With so many social justice issues to consider, most of today’s young activists are taking a pass on the peace train.
JADE LAUW WOULD LIKE to upset you. Maybe even ruin part of your day or, better yet, question your very existence.
None of this is born of surliness. She simply has assigned herself a civic duty (remember those?): to make the rest of us look unimaginably destructive nuclear weapons in the eye. Or, failing that, at least glance at them over our shoulders, where surprising numbers of nukes have long lurked, right on Puget Sound.
At age 20, the University of Washington senior already has enough experience in anti-nuclear activism to accept the reality: Most local people, natives or newbies, are willfully ignorant about the massive stockpile of nukes — a number sufficient to wipe out a good portion of the planet — sleeping in their midst every day.
Lauw thus leaves herself open to the charge of being Not Much Fun at Parties, one of which she recently dampened by asking celebrants whether they knew about the still-lingering radiation effects of U.S. weapons-testing in Micronesia, nearly seven decades ago.
“People were like, ‘Are you drunk?’ ” she recalls.
Sober as a judge. And frustrated. Her university peers, she points out, are far from alone in paying as little attention as is humanly possible to the unpleasant subject of nukes, which, since the Cold War that gave birth to them, have become broadly accepted as a safe/sane part of America’s military deterrence. Even many Americans old enough to remember the big bomb’s coming-out party tend to think of them as a relic of their own dusty, duck-and-cover past.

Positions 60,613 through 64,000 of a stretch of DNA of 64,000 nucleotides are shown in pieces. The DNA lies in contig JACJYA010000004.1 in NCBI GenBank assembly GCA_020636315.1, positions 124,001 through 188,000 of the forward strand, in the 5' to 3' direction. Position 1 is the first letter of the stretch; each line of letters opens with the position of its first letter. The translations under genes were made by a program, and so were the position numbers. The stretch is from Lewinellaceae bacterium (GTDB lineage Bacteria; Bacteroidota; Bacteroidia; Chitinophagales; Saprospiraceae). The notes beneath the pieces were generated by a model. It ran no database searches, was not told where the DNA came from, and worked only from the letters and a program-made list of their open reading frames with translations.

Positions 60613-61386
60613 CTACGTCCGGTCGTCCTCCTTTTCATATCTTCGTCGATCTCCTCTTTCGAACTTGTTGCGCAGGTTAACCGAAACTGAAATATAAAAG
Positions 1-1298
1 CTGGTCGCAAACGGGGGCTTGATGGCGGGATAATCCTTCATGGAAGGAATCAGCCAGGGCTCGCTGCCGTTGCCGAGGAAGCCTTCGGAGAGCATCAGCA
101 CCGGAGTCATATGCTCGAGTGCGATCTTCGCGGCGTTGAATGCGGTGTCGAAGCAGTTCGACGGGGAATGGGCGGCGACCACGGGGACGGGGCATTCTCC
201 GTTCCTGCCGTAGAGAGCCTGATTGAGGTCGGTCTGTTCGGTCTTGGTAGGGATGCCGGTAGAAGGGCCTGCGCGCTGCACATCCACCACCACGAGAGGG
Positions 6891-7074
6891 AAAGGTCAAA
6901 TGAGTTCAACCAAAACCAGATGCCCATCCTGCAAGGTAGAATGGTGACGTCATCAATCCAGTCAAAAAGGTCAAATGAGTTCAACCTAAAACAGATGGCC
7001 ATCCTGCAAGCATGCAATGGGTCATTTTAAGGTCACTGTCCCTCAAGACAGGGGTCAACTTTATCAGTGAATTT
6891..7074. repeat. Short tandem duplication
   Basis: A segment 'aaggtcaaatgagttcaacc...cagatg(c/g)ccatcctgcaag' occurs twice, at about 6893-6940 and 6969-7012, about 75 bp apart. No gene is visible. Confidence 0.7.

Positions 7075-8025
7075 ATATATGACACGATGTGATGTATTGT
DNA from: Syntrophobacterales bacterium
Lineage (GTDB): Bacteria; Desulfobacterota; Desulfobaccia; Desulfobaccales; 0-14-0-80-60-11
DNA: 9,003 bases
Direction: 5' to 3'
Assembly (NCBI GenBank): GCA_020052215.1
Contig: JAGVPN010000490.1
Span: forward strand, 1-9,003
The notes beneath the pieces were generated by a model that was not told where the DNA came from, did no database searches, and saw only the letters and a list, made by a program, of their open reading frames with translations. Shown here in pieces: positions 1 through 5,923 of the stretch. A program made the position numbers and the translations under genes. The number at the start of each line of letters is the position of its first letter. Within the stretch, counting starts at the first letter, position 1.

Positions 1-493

Human nature being what it is, it’s easy to look away. And most of us do.
The average Puget Sound resident probably spends more time worrying about proper accounting procedures in the occasional Seattle’s Best Burger poll than freaking out about the massive concentration of nuclear warheads sitting 20 miles from downtown Seattle, as the radiation flies.
THAT’S THE FRUSTRATION — and motivation — lurking within a shrunken-but-persistent local peace movement, which blossomed in the late 1970s and early 1980s with large-scale Ground Zero Center for Nonviolent Action protests of the arrival of the first Ohio-class nuclear-missile submarines at the Naval Base Kitsap (a merger of Naval Station Bremerton and Naval Submarine Base Bangor) on Hood Canal.